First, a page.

Tuol Sleng survivor Bou Meng said anything less for Nuon Chea and Khieu Samphan will be too little.

    “I am waiting for the verdict, waiting to see what it would say," Bou Meng said. "In the regime, higher ranking Khmer Rouge cadres order the lower level. The lower cadres followed the order of their seniors. So giving that Duch was convicted to life in prison, the senior leaders should not be convicted to 10 or 20 years in prison. They must be in prison for life, too."

    Lars Olsen, a spokesman for the international side of the U.N.-backed court, said he feels sure justice will be delivered.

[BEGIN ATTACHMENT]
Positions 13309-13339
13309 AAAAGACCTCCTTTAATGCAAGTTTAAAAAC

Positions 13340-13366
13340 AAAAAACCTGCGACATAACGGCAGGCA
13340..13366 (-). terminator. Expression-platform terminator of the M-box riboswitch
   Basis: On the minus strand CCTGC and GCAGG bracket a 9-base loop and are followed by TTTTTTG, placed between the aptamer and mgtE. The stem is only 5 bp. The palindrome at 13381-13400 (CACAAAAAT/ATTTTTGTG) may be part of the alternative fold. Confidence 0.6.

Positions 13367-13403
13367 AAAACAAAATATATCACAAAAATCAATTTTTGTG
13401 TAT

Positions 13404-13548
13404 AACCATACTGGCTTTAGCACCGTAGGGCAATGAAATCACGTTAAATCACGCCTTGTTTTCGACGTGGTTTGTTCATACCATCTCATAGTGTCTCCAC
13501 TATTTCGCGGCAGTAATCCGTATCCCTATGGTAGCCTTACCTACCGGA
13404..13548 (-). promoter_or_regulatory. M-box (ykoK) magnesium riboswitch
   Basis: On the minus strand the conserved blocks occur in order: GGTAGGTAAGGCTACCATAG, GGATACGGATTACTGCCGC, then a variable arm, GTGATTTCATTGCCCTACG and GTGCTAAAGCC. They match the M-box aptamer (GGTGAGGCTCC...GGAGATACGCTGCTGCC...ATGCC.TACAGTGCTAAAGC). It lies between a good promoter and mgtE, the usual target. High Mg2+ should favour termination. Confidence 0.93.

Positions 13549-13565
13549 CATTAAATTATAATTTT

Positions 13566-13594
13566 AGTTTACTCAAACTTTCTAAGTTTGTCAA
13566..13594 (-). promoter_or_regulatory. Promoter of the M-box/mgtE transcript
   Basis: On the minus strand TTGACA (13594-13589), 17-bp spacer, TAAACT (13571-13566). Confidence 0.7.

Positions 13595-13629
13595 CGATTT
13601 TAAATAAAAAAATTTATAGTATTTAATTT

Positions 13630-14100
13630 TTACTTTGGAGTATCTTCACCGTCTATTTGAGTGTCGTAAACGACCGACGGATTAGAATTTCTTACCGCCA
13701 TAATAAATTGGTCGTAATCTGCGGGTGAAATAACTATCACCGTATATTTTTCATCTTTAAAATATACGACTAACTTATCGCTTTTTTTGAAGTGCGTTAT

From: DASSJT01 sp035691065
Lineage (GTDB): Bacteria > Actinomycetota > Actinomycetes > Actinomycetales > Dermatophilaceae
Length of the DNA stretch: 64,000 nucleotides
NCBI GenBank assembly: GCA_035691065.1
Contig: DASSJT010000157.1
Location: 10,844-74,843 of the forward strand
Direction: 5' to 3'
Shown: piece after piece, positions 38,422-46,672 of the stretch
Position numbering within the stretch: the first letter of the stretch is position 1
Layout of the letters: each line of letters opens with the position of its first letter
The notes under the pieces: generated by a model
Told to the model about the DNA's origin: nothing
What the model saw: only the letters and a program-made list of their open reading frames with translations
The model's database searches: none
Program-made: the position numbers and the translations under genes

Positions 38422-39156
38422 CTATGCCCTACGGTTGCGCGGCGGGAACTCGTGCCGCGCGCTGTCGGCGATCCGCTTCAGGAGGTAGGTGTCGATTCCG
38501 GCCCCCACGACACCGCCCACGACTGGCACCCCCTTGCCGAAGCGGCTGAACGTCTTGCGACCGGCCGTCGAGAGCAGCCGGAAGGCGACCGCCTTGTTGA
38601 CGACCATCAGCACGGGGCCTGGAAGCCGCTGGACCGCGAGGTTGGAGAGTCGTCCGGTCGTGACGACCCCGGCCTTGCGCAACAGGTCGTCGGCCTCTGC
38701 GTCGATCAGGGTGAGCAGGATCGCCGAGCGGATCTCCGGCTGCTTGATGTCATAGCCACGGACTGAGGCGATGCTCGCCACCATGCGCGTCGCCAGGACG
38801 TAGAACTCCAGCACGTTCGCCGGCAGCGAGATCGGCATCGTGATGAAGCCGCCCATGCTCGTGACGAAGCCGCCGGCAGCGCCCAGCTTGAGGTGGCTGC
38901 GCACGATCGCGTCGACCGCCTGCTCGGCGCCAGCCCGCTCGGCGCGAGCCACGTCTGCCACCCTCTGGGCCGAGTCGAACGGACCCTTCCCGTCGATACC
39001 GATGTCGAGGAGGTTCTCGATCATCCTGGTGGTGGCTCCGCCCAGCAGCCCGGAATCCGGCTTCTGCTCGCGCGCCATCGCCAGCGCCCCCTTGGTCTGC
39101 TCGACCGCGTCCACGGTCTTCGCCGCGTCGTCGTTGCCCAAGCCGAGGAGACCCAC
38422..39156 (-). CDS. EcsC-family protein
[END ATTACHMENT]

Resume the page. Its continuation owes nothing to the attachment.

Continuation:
“It will be justice not only for victims, but for the accused. It means we are going forward to achieve our mandate," he said.

    Neth Pheaktra, Cambodian spokesman for the hybrid court, echoed that sentiment, adding "the whole world has been waiting so long for the verdict."

    Cambodian government spokesman Phay Siphan said the verdict will be critically important.

    “The verdict is historically important and the most value for humanity in terms of justice," he said.

    Atrocity crimes

    But for Youk Chhang, the head of the Documentation Center of Cambodia, which conducts genocide research crucial to the trial, the completion of the trials should not overshadow a larger failure.

    “We [mankind] have failed for over 60 years," he said. "No genocide has ever been prevented and no tribunal has ever brought a complete justice. So long as we continue to fail to prevent more genocide from happening, we can’t declare a victory.”